Binge Watch: If you’re not going to tune in to one of 10 Premier League games, pick up a Blu-Ray of The Paradise, a BBC series following a shop girl in Britain’s first department store.

December 26-January 1


Born out of the Black nationalist movement, Kwanzaa is a relatively young holiday, created in 1966 by Black Studies professor and activist Maulana Karenga as a way for African American to celebrate their heritage and connect to their community. It fuses elements from numerous African cultures – the term Kwanzaa derives from the Swahili phrase “matunda ya Kwanza” or “first fruits of the harvest,” and draws from the harvest celebrations of the Ashanti, Yoruba, Ibo, and other West African tribes (from which most African Americans have descended). There’s feasting and singing, of course, but the most important part of Kwanzaa is celebration of the seven principles – things like creativity and self-determination – that are represented by lighting one candle each night of the holiday.

Kwanzaa reached its height in the 1980s and 1990s, and about 2% of the U.S. population celebrates the holiday today. However, Americans of any heritage can set out a kinara on the mantle and celebrate our country’s diverse history.

Binge Watch: Roots, Alex Haley’s award-winning exploration of his family’s background.


Which holidays are you celebrating this year?

Sports Romance Books

sports heartSports romance books are becoming increasingly more and more popular.   These athletes are generally at the top of their game, rich, and famous.  They are confident, stubborn,  dedicated, focused, passionate, and have a soft side  – which makes them strong, interesting characters.  All of them eventually realize that the love of a woman is what they need to make their life complete.  These stories are not overloaded with sports scenes or terminology.  There is just enough to give you a realistic insight into the sport and the challenges these athletes and the women in their lives face.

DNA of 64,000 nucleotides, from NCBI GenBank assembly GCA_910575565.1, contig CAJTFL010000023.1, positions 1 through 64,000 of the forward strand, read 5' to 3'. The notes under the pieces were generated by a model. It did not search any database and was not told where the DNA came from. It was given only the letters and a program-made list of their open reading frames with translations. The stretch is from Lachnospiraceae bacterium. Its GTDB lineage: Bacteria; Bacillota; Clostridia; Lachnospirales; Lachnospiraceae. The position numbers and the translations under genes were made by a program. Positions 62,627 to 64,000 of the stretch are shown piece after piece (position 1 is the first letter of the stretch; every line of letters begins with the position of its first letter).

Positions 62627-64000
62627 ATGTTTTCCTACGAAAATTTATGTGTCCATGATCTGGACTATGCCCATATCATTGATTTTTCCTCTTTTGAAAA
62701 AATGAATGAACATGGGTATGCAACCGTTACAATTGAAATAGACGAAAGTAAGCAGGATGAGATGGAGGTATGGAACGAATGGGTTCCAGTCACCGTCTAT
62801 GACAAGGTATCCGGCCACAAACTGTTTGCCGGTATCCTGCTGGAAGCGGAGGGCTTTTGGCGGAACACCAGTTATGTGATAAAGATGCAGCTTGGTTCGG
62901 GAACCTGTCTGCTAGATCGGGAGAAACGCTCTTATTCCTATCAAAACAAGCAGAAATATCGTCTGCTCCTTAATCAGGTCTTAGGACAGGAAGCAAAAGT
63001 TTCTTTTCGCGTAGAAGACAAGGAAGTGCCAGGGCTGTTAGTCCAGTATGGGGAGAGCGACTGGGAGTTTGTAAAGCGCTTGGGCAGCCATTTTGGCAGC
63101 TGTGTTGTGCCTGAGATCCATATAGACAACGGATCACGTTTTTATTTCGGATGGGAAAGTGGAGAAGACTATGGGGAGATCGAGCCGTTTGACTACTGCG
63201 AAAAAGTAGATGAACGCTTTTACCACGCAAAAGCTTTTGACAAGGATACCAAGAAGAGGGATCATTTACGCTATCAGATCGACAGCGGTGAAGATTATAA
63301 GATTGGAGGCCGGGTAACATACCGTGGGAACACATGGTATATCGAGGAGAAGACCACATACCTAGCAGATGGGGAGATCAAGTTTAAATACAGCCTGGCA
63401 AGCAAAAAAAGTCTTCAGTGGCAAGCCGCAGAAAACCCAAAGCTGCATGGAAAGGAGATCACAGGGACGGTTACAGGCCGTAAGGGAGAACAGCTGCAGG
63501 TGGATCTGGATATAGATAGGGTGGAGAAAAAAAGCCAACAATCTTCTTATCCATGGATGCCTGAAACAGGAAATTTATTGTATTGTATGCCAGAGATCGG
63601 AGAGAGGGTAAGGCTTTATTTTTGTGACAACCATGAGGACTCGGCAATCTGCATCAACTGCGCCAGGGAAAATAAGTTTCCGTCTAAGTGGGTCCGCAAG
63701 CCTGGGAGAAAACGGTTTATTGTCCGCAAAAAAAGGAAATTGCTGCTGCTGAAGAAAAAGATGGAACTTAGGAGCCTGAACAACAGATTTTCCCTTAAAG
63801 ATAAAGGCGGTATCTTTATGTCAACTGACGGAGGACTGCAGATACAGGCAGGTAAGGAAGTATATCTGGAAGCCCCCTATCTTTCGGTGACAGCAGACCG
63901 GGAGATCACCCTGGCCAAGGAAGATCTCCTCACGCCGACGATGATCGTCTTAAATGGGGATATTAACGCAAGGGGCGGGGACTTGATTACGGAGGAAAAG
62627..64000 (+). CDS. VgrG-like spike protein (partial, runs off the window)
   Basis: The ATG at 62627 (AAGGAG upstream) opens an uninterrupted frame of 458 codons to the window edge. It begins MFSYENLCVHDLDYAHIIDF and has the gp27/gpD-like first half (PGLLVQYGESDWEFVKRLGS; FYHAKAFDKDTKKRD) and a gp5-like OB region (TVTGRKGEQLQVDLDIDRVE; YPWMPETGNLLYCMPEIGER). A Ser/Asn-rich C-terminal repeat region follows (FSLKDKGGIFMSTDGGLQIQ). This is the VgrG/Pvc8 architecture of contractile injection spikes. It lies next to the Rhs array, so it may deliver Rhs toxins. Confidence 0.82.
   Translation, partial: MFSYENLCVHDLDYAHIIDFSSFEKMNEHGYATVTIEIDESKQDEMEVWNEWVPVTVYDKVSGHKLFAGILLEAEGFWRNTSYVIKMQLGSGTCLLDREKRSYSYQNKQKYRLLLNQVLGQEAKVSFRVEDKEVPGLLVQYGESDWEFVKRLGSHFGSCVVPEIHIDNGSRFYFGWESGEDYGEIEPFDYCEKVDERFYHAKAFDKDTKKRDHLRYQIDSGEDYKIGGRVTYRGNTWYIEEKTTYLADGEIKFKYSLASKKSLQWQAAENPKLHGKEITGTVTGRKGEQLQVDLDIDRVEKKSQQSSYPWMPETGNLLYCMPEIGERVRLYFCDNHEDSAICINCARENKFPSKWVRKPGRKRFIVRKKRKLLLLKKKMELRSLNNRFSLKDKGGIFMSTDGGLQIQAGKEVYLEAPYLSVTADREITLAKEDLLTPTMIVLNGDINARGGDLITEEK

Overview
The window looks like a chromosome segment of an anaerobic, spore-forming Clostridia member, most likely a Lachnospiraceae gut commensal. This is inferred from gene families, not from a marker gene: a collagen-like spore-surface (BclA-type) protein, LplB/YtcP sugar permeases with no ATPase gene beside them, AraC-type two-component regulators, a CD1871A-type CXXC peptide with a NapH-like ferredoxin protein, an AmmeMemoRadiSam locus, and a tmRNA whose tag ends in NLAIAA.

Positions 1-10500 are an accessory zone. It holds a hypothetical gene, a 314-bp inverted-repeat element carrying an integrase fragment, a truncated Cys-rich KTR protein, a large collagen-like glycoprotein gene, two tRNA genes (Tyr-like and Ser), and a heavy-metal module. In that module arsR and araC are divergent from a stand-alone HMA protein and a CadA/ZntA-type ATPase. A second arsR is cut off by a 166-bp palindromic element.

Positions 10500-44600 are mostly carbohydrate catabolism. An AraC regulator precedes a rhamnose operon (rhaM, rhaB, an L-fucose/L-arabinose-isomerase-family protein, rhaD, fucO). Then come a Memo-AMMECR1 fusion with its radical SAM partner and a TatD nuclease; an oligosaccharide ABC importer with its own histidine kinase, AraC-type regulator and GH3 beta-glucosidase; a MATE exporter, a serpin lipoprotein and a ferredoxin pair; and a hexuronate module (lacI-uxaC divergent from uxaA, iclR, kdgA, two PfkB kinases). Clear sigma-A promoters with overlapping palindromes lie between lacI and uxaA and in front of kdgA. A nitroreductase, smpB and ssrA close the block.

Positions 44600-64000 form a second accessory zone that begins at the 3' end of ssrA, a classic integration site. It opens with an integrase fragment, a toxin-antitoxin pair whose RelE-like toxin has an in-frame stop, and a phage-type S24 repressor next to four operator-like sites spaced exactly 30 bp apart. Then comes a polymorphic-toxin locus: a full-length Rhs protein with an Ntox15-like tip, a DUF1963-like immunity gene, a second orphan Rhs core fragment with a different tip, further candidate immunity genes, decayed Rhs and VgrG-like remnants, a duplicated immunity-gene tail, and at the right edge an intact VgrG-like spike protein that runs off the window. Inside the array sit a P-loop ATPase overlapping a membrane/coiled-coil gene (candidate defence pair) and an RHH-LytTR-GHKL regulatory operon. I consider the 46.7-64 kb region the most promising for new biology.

(On a side note:  Model Jed Hill seems the most popular choice for the many “naked chest” covers of sport romance books.  See his “stats” here and his facebook page here.  Enjoy!)

With the  cold days and nights ahead, turn up the heat with a Sport Romance!  Here’s a sampling of some titles available at the Cheshire Library.  Some are series where the first title is listed to get you started, although you don’t need to read them in order.

Tracy Solheim’s  Out of Bounds footballseries.  Book one – Game On.  Book two – Foolish Games. The funny, sexy and heartwarming exploits of the Blaze football stars and the women in their lives.

Susan Elizabeth Phillips has a sports series centering around football called Chicago Stars.  The first title is It Had to be You. A sexy, outrageous New York woman inherits a football team.